Friday, November 4, 2011

Seven Ways to Be a Better Listener

By Alli Polin

Most people have had a phone call or even been in someone's office to discuss an important topic and have left the conversation feeling like they were not heard at all. What was it about that experience that didn't work? The person you were talking to was a bad listener. We've all been there - distracted, busy, uninterested... there are a million reasons that we make up for not listening to another person. It's time to ditch the excuses and become a better listener.

Why do I need to be a better listener?

1) Opportunity to hear new ideas that may spark innovation and new ways of thinking

2) Respect for the individual in front of you whether it's on the phone or in person

3) Great leaders listen to others because they know that a basic human need is to be truly heard

Ready for the good news? Effective listening does not mean long drawn out conversations! It's not about the length of the discussion (time); it's the quality of the interaction that is most important. Regardless if the conversations you participate in are scheduled or impromptu, you can be a better listener by actively applying the following seven steps.

1) Stop what you're doing - When someone asks for your time and you agree to give it to them, stop whatever tasks you were in the middle of doing and get ready to listen.

2) Resist the urge to multitask - IMs popping up on your screen? Emails flowing in like a waterfall? If you're on the phone, turn your back on your computer and turn your Smartphone upside down and ignore it. If you're in person, you can still turn away from your computer or better yet, if possible, close your laptop.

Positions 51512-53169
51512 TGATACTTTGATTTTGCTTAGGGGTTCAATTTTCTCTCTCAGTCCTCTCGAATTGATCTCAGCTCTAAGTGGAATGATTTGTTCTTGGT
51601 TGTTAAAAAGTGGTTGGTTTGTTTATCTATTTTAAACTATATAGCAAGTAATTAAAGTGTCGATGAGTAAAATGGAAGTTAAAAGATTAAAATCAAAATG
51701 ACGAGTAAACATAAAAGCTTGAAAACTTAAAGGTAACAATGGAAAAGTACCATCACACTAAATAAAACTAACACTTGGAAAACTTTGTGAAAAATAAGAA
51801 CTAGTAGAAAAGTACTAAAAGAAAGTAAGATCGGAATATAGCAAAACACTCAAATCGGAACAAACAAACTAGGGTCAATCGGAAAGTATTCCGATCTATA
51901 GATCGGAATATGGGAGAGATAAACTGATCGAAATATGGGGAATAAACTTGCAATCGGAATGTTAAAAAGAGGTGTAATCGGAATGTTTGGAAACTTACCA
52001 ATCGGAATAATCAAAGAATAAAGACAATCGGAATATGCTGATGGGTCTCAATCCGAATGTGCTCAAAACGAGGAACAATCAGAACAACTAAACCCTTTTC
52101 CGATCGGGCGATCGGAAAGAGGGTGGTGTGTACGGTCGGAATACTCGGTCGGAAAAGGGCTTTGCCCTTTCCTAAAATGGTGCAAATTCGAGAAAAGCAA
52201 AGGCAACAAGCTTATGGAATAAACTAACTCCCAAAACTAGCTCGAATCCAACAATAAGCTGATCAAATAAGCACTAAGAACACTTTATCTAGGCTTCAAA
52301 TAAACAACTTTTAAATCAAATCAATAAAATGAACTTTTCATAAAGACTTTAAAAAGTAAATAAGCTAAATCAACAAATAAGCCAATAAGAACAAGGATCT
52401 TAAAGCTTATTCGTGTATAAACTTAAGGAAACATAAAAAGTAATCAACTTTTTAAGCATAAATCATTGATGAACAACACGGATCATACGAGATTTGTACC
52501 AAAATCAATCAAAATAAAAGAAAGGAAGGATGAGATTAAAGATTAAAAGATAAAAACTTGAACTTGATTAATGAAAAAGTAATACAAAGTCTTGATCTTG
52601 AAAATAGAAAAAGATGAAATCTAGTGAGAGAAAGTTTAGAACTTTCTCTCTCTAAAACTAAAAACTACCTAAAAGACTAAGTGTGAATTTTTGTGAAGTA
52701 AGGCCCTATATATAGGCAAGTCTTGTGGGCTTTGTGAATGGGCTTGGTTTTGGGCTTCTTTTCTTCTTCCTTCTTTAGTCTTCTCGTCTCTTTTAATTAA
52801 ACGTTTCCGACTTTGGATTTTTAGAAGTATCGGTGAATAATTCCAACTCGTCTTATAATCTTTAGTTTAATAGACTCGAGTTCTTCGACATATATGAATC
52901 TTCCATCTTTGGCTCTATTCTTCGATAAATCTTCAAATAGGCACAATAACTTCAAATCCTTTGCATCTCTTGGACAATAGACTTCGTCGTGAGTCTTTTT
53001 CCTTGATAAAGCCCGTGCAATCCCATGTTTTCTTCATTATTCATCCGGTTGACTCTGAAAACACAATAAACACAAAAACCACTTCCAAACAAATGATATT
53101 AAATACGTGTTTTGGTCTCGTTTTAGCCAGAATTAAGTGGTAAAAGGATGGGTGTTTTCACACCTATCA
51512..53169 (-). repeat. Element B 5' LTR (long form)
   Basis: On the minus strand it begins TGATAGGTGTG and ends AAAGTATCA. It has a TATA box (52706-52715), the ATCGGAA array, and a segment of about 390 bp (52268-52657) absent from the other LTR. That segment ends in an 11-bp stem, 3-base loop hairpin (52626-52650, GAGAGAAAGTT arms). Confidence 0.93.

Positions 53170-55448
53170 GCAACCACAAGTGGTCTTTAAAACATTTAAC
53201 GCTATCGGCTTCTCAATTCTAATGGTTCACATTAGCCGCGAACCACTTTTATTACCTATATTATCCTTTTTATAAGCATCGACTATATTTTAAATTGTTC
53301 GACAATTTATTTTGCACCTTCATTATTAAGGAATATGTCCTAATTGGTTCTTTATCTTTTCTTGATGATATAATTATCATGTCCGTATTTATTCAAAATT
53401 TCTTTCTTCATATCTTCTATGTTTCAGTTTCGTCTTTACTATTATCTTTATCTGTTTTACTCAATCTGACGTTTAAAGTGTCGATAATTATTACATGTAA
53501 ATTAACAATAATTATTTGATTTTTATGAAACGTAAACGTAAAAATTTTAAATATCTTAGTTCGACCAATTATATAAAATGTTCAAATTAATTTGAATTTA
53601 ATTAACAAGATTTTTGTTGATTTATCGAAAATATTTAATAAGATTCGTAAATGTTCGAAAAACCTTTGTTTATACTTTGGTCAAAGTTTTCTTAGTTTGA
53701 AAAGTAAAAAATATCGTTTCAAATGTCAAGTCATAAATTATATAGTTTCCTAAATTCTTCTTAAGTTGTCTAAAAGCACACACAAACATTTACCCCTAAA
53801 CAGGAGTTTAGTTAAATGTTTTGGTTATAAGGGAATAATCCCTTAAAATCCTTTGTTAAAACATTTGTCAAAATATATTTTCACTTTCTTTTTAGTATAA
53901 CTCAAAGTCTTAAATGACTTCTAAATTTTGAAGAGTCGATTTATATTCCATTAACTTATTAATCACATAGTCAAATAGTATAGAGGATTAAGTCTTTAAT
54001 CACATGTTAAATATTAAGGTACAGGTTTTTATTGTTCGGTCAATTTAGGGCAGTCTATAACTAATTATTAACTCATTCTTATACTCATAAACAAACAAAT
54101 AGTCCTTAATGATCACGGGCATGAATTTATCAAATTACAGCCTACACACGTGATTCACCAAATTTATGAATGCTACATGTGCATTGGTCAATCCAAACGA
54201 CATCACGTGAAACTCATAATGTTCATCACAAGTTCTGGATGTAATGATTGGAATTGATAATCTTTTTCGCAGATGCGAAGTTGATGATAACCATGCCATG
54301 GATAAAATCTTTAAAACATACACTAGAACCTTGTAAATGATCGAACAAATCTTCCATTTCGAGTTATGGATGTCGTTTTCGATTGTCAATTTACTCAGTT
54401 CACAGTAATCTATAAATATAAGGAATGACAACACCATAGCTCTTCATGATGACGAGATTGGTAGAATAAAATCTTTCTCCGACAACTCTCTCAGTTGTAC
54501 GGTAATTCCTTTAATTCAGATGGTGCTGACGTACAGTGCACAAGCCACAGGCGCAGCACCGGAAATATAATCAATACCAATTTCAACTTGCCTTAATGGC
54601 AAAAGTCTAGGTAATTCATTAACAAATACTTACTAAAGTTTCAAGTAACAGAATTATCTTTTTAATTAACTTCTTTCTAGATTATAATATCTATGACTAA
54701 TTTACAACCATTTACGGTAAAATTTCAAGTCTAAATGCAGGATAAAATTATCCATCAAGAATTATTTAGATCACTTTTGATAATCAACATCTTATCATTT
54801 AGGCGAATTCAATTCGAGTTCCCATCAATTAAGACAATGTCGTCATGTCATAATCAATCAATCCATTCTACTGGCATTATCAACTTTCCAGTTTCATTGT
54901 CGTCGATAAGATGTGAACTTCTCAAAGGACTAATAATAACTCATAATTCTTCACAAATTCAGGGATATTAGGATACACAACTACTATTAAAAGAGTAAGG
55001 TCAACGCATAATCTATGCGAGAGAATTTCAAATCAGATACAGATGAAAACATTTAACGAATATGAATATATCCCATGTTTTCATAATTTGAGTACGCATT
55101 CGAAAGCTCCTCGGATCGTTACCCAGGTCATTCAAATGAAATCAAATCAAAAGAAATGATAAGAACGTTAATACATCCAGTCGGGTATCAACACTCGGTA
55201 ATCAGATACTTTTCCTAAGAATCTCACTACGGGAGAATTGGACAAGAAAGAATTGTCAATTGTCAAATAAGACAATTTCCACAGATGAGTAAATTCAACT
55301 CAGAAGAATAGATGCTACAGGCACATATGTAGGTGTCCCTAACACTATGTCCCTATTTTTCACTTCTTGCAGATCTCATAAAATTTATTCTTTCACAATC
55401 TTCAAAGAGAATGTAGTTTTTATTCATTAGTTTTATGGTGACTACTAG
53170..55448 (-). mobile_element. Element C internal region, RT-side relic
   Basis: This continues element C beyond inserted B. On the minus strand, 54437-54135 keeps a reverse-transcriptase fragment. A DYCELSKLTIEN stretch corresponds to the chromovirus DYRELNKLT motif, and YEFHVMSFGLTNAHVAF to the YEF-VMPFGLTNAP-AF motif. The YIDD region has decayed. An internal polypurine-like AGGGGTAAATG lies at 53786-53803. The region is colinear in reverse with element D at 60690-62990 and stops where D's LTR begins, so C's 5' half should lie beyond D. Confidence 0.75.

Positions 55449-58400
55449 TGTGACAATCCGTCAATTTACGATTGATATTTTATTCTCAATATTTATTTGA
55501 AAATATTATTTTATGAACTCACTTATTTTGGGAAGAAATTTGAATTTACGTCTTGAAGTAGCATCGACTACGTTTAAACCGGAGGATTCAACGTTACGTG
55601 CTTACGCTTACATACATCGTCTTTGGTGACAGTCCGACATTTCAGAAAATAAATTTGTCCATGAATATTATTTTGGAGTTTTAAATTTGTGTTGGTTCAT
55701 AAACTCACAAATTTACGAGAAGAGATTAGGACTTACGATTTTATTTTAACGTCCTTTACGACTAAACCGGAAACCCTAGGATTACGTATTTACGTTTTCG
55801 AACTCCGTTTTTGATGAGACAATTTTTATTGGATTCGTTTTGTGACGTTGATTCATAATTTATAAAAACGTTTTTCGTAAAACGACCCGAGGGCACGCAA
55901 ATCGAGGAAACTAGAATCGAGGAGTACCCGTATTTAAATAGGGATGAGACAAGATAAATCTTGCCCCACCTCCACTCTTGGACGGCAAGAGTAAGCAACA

3) Don't interrupt over and over and over (WAIT) - Remember to WAIT when speaking with others (Why Am I Talking). If they can't get a word in edgewise because you're sharing your knowledge and experience, asking a ton of questions like a firing squad, or giving direction, the person you are speaking to will not feel heard because they could hardly get their thoughts out.

4) Get out of your own head (stop the internal dialog) - When you catch yourself going over your next point in your head, or going over your grocery list or anything else for that matter - STOP. Listening is about hearing the other person and you can only do that if you're really focusing on what they have to say.

5) Ask questions - Seek to understand! Confused on a point? Ask questions for greater clarity. Unsure of the objective? Ask what they want to see happen. Your questions will not only keep you actively engaged in the conversation but will also help the speaker clarify and get value from your conversation as well.

6) Playback - Summarize the feeling and content of the conversation. It will serve to ensure you're on the same page and to give you an opportunity to keep the discussion moving forward. Try phrases like: "What I hear you saying is..." "It sounds like..." "Is this a fair summary of what's you're saying?" "I can really hear your passion around this topic"

7) Confirm any action points - If there are action items for either one of you, make sure that they are explicitly restated at the end. Others will appreciate that you know where things are heading and you're on board.